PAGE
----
I love short cuts. On a now infamous hike, my wife was 10 seconds from calling for a helicopter because I'd left the main trail to traverse a swollen Appalachian riverbed. I loved the experience; she was less enthusiastic. Just this week, I hammered in a 1-cent nail with a $30 electric screwdriver rather than climb downstairs to get a hammer. I told myself that in two years, no one will be able to tell what I used to drive that nail home.
Sometimes, short cuts are good. In every chapter of this book so far, I've repeated that you can try simple, even imperfect solutions. After all, you can always refactor them later if you are wrong. And that's mostly true. Be careful, though. Like anything else you build, decisions that affect your foundation last longer. I've spent a good number of years helping customers with deep pocketbooks unmake big decisions. Here are some areas to watch out for:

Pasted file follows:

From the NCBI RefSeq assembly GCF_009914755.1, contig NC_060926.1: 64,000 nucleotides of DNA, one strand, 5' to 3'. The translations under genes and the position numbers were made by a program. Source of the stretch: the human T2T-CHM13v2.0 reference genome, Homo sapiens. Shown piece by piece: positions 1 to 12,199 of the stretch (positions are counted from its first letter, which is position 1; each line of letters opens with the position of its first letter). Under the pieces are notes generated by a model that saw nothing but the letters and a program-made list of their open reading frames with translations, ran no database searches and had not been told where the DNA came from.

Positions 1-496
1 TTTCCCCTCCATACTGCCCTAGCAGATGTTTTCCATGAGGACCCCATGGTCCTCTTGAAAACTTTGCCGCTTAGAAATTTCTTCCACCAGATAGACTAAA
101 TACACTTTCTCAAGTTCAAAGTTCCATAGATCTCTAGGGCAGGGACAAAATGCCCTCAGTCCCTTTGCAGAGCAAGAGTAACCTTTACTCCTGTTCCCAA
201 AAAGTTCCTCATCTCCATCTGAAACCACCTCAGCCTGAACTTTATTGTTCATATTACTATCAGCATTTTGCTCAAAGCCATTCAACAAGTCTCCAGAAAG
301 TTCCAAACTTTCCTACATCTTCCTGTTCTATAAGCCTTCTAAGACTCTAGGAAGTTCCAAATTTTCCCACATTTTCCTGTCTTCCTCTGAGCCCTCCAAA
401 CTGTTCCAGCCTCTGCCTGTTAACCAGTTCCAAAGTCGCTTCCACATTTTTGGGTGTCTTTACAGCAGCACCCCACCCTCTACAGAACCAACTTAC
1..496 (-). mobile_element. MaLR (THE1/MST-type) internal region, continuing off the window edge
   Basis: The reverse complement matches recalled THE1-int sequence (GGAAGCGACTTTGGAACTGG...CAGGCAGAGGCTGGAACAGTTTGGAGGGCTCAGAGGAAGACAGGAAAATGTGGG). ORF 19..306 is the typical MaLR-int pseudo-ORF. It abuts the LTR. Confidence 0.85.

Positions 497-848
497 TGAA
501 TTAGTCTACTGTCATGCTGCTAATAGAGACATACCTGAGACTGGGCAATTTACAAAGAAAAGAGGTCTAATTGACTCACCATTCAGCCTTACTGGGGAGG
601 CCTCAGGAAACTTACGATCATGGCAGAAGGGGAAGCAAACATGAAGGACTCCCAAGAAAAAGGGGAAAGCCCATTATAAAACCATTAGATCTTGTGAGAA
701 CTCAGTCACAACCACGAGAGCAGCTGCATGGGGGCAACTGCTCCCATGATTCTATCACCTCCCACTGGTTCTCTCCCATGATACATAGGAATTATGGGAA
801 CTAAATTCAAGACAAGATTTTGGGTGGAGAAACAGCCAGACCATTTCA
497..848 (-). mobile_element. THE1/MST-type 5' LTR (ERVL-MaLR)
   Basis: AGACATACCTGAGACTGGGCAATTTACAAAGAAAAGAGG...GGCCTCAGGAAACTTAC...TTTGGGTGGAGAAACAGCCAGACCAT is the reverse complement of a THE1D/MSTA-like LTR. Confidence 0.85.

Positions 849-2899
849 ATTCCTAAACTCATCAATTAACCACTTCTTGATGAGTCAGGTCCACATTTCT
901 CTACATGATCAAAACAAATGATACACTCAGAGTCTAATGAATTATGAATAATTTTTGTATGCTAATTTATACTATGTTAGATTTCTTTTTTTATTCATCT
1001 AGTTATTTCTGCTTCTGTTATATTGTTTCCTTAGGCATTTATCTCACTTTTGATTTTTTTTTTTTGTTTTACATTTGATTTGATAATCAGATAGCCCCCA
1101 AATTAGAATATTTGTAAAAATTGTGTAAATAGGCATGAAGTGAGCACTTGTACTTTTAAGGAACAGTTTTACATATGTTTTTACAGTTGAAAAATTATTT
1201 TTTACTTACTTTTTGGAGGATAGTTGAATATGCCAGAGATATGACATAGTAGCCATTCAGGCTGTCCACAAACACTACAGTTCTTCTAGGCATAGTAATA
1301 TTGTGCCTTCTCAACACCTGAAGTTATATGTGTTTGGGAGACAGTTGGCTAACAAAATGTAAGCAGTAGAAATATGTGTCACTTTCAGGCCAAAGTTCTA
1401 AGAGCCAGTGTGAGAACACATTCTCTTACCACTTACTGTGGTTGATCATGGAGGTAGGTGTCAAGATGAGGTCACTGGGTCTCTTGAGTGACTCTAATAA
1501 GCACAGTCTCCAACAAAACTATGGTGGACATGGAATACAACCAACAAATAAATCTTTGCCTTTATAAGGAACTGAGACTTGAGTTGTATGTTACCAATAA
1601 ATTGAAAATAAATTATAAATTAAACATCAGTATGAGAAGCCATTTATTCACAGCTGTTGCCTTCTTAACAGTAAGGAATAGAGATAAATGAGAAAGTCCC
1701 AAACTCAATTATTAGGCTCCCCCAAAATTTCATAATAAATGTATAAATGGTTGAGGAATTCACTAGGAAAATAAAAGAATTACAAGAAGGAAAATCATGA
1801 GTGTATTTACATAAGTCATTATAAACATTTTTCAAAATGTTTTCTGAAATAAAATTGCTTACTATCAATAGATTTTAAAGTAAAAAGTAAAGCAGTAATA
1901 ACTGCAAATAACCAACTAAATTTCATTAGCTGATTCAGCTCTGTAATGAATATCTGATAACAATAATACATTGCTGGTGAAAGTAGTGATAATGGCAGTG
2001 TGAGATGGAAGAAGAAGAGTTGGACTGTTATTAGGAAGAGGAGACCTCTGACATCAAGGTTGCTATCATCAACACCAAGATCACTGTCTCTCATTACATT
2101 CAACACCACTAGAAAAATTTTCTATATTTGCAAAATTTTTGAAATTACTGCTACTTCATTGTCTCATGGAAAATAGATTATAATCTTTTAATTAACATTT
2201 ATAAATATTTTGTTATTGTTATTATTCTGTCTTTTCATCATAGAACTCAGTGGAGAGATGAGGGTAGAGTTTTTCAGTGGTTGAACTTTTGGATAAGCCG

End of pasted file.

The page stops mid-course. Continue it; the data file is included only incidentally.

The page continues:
Your choice of an RDBMS, and perhaps the persistence layer that sits atop, lasts for the life of an application. RDBMS data and queries may be transferred to a new platform, but usually a database decision is final. Database data and schemas can usually commute, but stored procedures, user-defined functions, and triggers are less portable. Some customers pick the wrong horse and then complicate a serious problem by betting everything on that horse, basing applications on stored procedures, user-defined functions, and triggers.
Programming languages, and even dialects, ...